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HMRC internal manual

Guidance on the Audit of Customs Values

HM Revenue & Customs
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Barter trading or countertrade: common countertrade practices

The more common countertrade practices are as follows:


A single exchange of goods for goods. No payment in currency made.

Counter purchase

An exchange of goods for goods and money, or an exchange of goods for services and money (see GACV27050).

Name Description
Evidence account Counter purchase is often expressed in the form of an evidence account. For the purpose of payment, the evidence account is established with the foreign trade bank or a central bank and the exporter’s counter purchases are credited against current or future counter purchase obligations. Such deals provide a degree of flexibility to the exporter, since, instead of facing an immediate demand, the evidence account allows the exporter more time to leisurely ‘shop around’ to effect the counter purchase.
Compensation and buyback The sale of machinery, equipment, technology or a manufacturing or processing plant in exchange for a specified amount of the final product as full or partial payment.
Clearing agreement A bilateral arrangement between two countries to purchase designated amounts of each other’s products over a specified period of time, with the use of a freely convertible currency of a third country, that is, a ‘hard’ currency.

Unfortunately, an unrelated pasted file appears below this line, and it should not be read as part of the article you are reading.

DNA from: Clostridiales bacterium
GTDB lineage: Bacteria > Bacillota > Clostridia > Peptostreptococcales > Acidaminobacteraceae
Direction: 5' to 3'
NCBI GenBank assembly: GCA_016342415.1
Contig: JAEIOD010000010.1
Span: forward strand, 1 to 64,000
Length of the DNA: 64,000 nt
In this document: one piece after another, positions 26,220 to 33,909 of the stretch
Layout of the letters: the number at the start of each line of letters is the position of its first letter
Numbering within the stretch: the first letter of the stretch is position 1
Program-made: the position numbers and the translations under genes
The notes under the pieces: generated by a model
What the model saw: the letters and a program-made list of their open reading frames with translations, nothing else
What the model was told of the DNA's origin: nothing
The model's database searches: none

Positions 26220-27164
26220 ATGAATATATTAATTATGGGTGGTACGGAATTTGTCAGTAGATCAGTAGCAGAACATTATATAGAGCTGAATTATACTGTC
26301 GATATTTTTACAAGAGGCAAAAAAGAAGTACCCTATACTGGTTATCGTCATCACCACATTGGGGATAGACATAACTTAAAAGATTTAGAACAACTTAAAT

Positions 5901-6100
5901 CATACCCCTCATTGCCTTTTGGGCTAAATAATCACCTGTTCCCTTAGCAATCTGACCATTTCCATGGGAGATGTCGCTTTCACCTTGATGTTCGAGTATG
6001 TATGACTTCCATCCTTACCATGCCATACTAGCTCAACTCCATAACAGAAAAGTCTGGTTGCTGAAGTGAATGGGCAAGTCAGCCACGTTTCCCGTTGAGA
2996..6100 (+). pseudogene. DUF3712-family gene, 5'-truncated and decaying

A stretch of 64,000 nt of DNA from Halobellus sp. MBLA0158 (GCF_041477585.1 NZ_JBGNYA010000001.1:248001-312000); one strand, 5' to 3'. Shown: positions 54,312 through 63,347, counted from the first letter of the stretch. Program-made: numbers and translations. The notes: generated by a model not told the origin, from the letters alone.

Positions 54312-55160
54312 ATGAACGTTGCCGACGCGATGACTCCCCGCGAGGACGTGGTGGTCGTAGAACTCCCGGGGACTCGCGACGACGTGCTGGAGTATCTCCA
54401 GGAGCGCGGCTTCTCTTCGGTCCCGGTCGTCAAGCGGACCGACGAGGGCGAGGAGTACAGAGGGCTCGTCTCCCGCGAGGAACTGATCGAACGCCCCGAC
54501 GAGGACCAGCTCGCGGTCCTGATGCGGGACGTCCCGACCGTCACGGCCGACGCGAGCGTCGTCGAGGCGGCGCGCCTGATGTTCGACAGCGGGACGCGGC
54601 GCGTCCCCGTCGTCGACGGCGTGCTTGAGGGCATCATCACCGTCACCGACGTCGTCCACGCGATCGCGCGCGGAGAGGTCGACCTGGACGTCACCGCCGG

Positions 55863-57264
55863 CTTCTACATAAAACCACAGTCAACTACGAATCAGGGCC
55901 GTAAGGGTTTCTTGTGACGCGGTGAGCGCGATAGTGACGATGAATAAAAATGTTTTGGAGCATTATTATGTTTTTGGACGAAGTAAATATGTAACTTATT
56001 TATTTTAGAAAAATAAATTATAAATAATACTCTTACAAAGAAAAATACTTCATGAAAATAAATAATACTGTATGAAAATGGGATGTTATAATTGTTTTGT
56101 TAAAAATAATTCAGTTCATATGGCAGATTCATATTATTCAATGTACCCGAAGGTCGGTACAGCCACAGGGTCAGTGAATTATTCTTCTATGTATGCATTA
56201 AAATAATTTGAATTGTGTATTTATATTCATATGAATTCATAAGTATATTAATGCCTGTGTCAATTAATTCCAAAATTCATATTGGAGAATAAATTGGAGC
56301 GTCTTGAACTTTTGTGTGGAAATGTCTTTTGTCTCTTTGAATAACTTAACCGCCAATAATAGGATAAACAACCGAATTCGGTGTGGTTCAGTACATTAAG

Switch or triangular trade An arrangement whereby one of the parties to a bilateral trade agreement transfers its credit balance to a third party. For example, countries A and B have a clearing agreement and A buys a product from country C and payment is effected by having country B transfer its payment under the clearing agreement to country C instead of to country A.
Swap The exchange of identical or similar goods from different locations in order to save transportation costs. This type of transaction differs from barter in that an identical or similar product is exchanged solely for the purpose of gaining the advantage of a closer source of supply. An example would be where a Japanese buyer purchases a quantity of Venezuelan produced oil and swaps it for an equal amount of Alaskan produced oil, which has been purchased by a buyer on the East Coast of the USA.
Offset arrangement The sale of a product, usually of a high technology nature, is possible on the condition that the exporter incorporates in the final product specified materials, parts or components which have been acquired from the country of importation.
With regards to customs valuation, the main consideration would be whether the provisions of Method 1 preclude the application of that method to any transaction involving countertrade. In view of the number of different forms countertrade can take, it is not possible to arrive at a single conclusion in this regard. Thus it is necessary to take a decision on the basis of the facts of each transaction, including the type of countertrade involved. Nevertheless, the basic intention of the WTO Valuation Agreement to use Method 1 to the greatest extent possible should be borne in mind (WCO Comm 11.1 also refers).